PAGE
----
Introduced commercially in 2007 at the New York Public Library, the EBM is the brainchild of publishing executive Jason Epstein and inventor Jeff Marsh, who formed On Demand Books to market the machines, a marriage of robotic binding machinery and a commercial copier. The unit takes less space than a pair of commercial bookshelves, but has the potential of printing from a menu of millions of titles.

It's another way for independent booksellers to stay alive in a market threatened by online retailers, big-box discounters and electronic books.

Both Robert Sindelar of Third Place Books and Chuck Robinson of Village Books see three primary markets for their EBMs: 1) either public-domain (out of copyright) books or copyrighted books with very limited or specialized audiences; 2) self-published books by amateur authors or writers with specialized subjects; and 3) specialized books they can publish using their own bookstores.

Sindelar, looking for a "signature book" to launch his enterprise, is reprinting copies of Arthur Denny's 1892 book, Pioneer Days on Puget Sound, long out of print. Robinson is printing and marketing Impressions of the North Cascades: Essays about a Northwest Landscape, out of print for several years, and The Birth, Death and Resurrection of Fairhaven, a collection of reminiscences by George Hunsby from the early 20th Century.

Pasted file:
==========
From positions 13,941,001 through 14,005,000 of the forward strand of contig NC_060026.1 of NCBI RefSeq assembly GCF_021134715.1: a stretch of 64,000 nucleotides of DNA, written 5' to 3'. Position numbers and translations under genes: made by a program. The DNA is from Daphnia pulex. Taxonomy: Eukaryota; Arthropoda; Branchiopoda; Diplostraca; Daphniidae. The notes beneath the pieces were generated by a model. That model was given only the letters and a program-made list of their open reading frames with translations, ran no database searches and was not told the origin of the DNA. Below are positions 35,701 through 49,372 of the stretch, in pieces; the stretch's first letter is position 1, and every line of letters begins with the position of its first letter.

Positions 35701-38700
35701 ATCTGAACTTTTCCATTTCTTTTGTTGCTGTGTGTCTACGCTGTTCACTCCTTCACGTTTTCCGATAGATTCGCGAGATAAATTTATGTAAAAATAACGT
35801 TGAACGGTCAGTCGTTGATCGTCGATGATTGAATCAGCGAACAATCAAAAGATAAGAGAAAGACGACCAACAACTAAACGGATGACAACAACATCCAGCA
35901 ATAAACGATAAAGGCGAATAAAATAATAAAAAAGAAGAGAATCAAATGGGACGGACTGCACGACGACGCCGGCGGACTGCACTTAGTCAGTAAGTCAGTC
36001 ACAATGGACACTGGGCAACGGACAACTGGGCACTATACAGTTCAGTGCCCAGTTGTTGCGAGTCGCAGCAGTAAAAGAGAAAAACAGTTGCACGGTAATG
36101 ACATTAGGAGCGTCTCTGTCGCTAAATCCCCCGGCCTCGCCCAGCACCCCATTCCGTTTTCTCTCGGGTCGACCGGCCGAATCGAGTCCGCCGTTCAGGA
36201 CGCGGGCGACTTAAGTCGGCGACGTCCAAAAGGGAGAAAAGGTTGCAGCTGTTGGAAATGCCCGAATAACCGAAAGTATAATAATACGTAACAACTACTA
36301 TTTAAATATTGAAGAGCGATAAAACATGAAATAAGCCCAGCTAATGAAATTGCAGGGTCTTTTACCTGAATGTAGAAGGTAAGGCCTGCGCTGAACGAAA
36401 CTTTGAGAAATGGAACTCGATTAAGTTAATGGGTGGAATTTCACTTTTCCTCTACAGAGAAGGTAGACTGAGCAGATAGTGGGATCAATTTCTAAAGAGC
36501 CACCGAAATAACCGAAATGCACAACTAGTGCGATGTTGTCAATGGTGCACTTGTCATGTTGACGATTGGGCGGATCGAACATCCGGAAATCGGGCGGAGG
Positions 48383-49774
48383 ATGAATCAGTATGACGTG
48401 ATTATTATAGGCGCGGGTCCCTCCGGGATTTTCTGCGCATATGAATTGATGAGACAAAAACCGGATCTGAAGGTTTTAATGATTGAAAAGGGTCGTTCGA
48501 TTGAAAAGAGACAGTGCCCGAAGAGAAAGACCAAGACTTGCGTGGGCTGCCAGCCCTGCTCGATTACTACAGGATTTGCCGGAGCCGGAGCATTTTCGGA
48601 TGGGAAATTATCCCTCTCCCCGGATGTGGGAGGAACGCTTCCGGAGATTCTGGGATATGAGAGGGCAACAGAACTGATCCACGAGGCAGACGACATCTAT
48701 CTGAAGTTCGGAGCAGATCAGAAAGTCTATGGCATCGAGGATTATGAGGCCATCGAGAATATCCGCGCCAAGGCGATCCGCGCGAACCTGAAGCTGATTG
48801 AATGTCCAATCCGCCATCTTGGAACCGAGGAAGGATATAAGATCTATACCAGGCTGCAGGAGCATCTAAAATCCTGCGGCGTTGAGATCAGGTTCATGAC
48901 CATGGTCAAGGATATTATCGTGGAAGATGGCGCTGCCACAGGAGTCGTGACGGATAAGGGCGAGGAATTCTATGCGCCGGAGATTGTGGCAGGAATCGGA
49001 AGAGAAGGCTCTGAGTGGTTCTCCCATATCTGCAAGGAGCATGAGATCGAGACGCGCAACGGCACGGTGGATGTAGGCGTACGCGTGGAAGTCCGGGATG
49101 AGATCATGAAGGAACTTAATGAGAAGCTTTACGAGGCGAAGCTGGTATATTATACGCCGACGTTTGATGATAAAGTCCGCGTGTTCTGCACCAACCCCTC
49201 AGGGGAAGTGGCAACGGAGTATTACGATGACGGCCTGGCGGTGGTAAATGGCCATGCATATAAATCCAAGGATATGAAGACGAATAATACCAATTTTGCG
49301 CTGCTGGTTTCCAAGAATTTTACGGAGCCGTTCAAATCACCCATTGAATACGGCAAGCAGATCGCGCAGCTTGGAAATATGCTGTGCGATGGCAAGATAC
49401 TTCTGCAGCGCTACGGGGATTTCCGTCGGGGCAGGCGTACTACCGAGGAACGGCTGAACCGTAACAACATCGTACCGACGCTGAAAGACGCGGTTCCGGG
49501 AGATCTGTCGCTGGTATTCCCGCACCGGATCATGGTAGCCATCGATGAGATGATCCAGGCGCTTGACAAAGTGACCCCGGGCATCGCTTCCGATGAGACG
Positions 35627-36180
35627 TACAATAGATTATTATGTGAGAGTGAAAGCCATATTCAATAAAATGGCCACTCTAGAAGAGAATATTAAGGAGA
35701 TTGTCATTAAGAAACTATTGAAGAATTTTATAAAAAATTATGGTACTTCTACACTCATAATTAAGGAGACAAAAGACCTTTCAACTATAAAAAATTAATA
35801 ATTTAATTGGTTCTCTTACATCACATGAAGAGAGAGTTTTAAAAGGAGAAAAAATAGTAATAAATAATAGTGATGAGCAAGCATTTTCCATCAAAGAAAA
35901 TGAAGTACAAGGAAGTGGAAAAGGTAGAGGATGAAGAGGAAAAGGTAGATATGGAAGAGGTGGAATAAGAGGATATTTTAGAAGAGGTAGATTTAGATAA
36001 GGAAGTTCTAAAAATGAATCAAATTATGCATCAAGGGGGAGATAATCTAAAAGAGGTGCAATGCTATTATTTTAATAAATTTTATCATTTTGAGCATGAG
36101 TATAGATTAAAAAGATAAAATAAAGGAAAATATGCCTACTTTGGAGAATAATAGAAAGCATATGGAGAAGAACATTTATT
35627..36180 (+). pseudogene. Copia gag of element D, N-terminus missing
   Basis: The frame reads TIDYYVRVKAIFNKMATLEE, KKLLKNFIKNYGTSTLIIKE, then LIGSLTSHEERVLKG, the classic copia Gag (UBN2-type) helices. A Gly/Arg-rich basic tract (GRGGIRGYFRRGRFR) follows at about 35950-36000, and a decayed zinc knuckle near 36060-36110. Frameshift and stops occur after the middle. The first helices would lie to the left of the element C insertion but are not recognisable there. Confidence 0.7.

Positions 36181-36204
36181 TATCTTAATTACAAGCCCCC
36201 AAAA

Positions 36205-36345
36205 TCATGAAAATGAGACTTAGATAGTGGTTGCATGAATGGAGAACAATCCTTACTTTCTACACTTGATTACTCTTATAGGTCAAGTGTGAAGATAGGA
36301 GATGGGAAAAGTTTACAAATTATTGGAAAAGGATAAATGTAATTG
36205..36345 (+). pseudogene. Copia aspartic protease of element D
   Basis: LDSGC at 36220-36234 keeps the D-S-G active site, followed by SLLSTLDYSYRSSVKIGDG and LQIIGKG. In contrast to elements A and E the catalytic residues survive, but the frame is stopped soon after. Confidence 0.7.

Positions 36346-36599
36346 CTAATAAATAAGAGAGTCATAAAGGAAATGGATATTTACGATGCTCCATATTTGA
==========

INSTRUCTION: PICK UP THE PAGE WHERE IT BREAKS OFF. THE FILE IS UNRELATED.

None of these three books is readily available in bookstores, although used copies exist if they can be found. All EBM editions will be available for the cost of a standard paperback.

Saturday, January 9, 2010

Delayed Determination for the Reiter Foothills Forest Recreation Plan

SEPA Notification, Reiter Foothills Forest Recreation Plan
January 7,2010
Notice of Final Determination
"Reiter Foothills Recreation Plan"
SEPA File No. File No. 09-111001
The Department of Natural Resources issued a [X] Determination of Non-significance (DNS), [ ] Mitigated
Determination of Non-significance (MDNS), [ ] Modified DNS/I\4DNS on November 612009 for this proposal
under the State Environmental Policy Act (SEPA) and WAC 197-ll-340(2).
This threshold determination is herebv:
[ ] Retained.
[ ] Modified. Modifications to this threshold determination include the following:
[ ] Withdrawn. This threshold determination has been withdrawn due to the following:
[X] Delayed. A final threshold determination has been delayed due to the following:
Due to the large volume of comments the department has received regarding the plan, the department needs more time in order to properly respond to the comments.

Thursday, January 7, 2010

AFLC plans open houses to answer questions

Ellensburg Daily Record - Thursday, January 7, 2010 1:33 PM PST

AFLC plans open houses to answer questions

By MARY SWIFT
staff writer

CLE ELUM — The company hoping to develop a self-contained community on property it owns in the Teanaway has scheduled two open houses aimed at answering concerns about the plan.